Brand is one of the elements of product building that is intangible. Many components of marketing can be tested scientifically with funnel analytics and A/B testing, but brand is all about the feeling that your company, your product, and your website evoke.
I’ve worked on public relations and digital marketing for enough companies and startups to know that even the most innovative products can hit an acquisition wall in a hurry if the branding isn’t resonating with its target audience.
I’m in charge of marketing for Clue, a fertility tracking app. Women are our primary target users. It would be easy to reach for the standard girly (and standard menstruation) brand elements in creating our website and our product: butterflies, flowers, and lots and lots of pink.
Ida, our CEO and founder, made the decision to design away from traditional brand elements. As she wrote in one of our job posts, “Make no mistake, we are in a world of pink body parts, but that does not make us love pink and pastels. We are modern, sexy, confident and scientific.”
We already had anecdotal evidence that our modern approach resonates with users in a powerful way. It’s not an exaggeration to say that at least 50% of the feedback we receive in app reviews and support tickets can be distilled into “Thank you for making something that doesn’t look like a My Little Pony-Lisa Frank-Hello Kitty orgy.”
But as the marketing person, it’s my job to transform the CEO’s brand vision into action. I wanted to know: could we test this brand hypothesis rigorously, and get results that help us execute it with more confidence in user satisfaction?
Yes indeed. Let me show you how I did it.
Testing the Message
Below is a snapshot of the Facebook ads dashboard for the ads we’re currently running. We targeted women ages 16–25 in four different countries. Obviously, the goal is not just to test brand but also to acquire users. The nice thing about Facebook ads is that we can do both at once.
We had a hunch that the “not pink” messaging would be the most compelling element to call out in our ads, but we also wanted to test out other claims like “best,” “best designed” and “most accurate.”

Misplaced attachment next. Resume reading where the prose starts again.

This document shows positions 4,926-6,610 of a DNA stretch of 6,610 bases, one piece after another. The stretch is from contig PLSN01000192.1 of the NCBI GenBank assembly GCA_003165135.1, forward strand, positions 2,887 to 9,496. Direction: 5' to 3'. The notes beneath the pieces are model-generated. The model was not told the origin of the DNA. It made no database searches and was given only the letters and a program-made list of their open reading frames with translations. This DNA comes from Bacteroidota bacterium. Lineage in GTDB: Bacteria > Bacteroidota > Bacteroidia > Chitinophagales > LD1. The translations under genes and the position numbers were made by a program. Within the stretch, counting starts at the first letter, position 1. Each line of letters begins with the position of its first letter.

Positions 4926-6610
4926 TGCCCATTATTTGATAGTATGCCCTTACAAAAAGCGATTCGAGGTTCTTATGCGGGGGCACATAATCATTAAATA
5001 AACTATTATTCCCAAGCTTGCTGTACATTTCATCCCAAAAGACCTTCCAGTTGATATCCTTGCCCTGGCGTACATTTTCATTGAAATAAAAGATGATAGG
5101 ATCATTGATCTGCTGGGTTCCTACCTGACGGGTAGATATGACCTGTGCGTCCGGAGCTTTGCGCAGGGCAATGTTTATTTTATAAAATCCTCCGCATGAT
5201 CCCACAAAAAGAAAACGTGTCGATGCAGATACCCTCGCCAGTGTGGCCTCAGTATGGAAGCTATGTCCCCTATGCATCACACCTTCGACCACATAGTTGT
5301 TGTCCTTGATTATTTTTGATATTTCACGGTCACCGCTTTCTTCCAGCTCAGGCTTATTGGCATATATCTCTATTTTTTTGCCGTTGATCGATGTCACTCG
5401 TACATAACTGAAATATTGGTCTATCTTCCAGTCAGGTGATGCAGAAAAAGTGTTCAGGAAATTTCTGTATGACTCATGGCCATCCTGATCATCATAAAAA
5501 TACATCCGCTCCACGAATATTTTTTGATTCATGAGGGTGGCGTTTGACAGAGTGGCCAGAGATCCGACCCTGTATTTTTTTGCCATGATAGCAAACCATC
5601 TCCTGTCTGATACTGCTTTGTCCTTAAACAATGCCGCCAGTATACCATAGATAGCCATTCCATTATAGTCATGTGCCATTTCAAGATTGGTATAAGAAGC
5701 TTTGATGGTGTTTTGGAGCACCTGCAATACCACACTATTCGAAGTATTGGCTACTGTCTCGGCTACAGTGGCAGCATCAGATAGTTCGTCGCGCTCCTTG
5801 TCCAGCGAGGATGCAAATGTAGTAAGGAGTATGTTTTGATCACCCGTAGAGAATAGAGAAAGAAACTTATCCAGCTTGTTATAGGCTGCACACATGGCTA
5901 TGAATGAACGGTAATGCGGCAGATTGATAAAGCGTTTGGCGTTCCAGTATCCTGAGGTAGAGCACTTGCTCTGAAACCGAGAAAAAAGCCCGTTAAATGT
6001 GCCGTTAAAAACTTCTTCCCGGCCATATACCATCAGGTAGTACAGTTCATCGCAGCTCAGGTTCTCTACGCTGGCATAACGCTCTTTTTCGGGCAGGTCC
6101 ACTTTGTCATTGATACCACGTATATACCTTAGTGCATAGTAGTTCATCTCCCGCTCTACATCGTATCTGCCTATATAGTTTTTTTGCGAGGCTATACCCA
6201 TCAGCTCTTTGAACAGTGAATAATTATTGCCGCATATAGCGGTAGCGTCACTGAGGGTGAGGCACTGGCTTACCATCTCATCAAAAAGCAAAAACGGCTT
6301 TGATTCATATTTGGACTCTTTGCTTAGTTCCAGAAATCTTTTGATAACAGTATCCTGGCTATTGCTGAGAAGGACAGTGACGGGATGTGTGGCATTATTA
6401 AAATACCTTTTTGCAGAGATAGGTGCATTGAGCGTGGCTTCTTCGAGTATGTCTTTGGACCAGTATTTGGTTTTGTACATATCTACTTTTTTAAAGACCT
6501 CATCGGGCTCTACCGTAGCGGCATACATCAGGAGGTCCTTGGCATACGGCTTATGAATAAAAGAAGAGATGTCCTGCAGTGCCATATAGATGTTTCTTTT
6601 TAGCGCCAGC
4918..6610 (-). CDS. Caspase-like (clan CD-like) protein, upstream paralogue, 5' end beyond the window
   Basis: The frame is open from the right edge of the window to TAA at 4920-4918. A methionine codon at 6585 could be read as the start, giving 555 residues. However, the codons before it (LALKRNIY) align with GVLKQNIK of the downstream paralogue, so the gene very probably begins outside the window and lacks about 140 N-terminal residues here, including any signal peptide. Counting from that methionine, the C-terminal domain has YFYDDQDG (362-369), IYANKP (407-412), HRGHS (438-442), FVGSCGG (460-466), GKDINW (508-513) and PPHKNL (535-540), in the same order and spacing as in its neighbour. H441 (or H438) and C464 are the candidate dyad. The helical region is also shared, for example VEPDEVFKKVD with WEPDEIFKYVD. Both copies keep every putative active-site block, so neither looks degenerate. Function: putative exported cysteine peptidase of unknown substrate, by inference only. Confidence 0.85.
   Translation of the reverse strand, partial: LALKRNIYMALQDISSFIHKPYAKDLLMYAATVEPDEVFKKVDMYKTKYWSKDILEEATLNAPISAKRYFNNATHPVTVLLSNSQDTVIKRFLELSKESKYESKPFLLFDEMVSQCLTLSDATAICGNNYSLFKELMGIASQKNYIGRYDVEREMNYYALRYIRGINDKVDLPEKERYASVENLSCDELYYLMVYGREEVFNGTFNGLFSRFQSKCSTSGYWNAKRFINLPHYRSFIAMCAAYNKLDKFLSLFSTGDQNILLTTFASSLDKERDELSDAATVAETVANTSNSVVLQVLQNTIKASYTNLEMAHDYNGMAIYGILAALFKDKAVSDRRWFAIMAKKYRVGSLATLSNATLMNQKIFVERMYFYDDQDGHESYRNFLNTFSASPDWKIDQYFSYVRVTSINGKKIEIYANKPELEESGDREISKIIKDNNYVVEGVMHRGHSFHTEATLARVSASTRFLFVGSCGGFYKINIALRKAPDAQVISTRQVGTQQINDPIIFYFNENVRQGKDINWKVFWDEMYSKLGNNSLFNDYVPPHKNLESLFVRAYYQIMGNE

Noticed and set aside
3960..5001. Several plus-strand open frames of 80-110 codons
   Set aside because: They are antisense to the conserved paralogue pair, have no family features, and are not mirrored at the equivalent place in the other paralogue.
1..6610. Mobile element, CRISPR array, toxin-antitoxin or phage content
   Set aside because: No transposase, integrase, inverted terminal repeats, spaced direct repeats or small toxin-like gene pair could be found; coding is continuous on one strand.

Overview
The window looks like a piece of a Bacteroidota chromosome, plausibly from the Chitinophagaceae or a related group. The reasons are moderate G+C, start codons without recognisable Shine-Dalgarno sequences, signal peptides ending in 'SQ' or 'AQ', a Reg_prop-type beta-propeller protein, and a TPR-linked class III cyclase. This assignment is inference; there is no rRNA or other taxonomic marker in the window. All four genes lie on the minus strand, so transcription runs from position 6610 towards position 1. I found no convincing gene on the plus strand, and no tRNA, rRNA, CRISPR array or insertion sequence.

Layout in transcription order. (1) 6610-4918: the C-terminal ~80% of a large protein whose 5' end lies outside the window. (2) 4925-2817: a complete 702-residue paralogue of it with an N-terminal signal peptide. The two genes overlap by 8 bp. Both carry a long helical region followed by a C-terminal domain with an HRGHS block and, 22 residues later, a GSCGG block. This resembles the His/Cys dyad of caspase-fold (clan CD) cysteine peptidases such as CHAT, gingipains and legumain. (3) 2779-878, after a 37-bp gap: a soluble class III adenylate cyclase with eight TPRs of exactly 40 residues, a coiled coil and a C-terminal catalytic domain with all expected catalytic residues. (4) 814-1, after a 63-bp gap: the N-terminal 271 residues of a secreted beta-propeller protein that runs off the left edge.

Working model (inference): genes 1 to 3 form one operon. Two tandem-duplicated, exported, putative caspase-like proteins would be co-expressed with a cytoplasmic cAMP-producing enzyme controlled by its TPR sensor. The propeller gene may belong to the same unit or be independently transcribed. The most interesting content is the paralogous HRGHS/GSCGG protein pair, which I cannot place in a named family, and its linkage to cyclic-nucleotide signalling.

In the screenshot you can see that the click-through rate on all the ads (far right) is about the same: around 3.6%. But of course we don’t just want clicks; we want people to be compelled by the brand to the point that they actually install the app.
Facebook automatically adjusts to display the higher-performing ads more frequently. We see which brand messaging is resonating the strongest with our target audience by which ads are have a higher install rate once Facebook users click them.
So far, the “Not pink” messaging has been the most successful ad in 3 out of 4 countries.
As an interesting aside, the one country where “best designed” was the top performer was in Denmark. This was true for both the 16–24 age group and the 25–40 age group. Perhaps the Danes as a nation have very high aesthetic standards — or believe they do?
Either way, both ad types that were successful were based on the appearance of the app, rather than its features or performance. These results verify, quantifiably and on a large scale, the approach we’ve taken of making the “not pink” brand a critical difference in our app.
Going forward, they will inform and reinforce how we will continue to target our messaging across platforms, from our website to our tagline to our communication with users and the media.
And it guarantees that you’ll never, ever see any pink in Clue’s design.
Are you interested in working on branding and design challenges like this? If so, we’d love your help. Drop me a line at firstname.lastname@example.org if you have any thoughts or comments on this article, or if you’re interested in open positions on our team.